Skip to main content

Tips on How to Keep Going From 101-year-old runner Ida Keeling


​Right before she ran the 100-meter mixed masters race at the Penn Relays on April 30, Ida Keeling made up her mind. At 100 years old, she was going to hang up her sneakers for good. "I decided I wasn't going to run any more after the race," she says.

But the decision didn't stick. Keeling holds several track-and-field records. At the Penn Relays she set a new 100-meter mark for centenarians (1:17.33). "I felt like a giant," says Keeling, who stands 4'6". "When I got home, I said, 'I'm going back out there so I can break my record.'"

That's the thing about Keeling, who turned 101 in May. She can't stop, and she won't stop.

After losing her two sons to suspected drug-related deaths within a two-year span when she was in her 60s, Keeling had a hard time coping. "I was down in the dumps. I felt like I was in a hole that I couldn't get out of," she recalls.

Keeling's daughter, Shelley, a decorated track-and field athlete, asked her mother to join her on a "mini-run" in Brooklyn, New York. The run was far from mini, though. It was five kilometers, or about three miles. "Later, I found out that it was a 5K! I didn't know what a 5K was!" she says.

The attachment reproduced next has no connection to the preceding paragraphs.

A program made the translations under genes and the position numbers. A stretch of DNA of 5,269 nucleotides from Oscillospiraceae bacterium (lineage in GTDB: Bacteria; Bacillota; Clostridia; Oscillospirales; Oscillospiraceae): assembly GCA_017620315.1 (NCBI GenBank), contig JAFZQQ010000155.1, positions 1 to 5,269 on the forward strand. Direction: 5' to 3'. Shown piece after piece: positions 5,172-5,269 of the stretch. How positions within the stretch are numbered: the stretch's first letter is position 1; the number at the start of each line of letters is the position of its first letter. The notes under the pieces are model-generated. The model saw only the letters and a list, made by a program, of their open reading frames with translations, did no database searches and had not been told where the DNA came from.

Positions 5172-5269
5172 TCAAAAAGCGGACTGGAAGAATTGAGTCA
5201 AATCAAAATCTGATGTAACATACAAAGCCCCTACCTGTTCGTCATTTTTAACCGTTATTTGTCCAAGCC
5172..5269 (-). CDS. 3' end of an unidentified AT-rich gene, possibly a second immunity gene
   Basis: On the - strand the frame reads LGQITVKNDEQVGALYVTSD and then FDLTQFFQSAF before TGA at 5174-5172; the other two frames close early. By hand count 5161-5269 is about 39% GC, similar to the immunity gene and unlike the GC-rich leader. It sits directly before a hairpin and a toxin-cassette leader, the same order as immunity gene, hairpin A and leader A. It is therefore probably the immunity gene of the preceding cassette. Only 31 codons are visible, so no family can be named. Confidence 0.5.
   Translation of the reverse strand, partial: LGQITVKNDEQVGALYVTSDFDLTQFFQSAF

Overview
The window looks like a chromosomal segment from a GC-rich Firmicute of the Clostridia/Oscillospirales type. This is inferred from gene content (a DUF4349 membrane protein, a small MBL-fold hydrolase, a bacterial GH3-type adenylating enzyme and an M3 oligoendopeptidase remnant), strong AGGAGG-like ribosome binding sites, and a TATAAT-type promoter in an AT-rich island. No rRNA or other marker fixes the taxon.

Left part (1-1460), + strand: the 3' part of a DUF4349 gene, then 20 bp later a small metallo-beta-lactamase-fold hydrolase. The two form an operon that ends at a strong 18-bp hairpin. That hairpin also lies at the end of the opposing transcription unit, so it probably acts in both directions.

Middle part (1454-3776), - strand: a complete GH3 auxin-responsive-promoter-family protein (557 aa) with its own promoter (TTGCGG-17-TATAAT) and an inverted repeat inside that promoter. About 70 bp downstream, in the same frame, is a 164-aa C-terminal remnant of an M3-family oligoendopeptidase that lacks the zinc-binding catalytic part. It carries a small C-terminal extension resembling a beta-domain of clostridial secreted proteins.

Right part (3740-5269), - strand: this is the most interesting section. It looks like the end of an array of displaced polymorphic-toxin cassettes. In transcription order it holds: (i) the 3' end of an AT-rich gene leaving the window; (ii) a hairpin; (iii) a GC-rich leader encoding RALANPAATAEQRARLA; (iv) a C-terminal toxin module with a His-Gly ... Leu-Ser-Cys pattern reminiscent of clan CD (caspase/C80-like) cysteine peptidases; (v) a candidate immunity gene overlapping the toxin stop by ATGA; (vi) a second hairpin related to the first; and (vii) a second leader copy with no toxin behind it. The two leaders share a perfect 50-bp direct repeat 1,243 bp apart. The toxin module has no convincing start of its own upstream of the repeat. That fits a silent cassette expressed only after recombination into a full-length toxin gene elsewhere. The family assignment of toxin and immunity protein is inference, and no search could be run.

Keeling wasn't fast, but she completed the race. "The other runners were all passing me. I was so embarrassed," Keeling remembers. "So, I talked to myself. You can convince yourself of a lot of things. I don't care how slow I go, the distance in front of me will get shorter." The run, she says, was an awakening. "It was like somebody watered some dry flowers. I just opened up," Keeling says. "Running is good therapy."

Since then, Keeling has run in nearly 70 track and road races, mostly in mixed age groups. "When I was at 90, I left some 70-year-olds in the dust," Keeling says. She credits her motivational self talks for her ability to keep going, even when her inner-detractor tells her to walk instead of run. "I tell myself, 'Come on, Ida. You can do this,'" she says.

When Keeling isn't running, she's still on the move — either on a stationary bike or doing yoga. She has aches and pains, but that doesn't sideline her for very long. Like many runners, Keeling has days when she just doesn't feel like running. But she still laces up her sneakers, and advises others to do the same. "Kick yourself in the butt, and get out there," she says.

Photo: Kirby Lee/USA Today Sports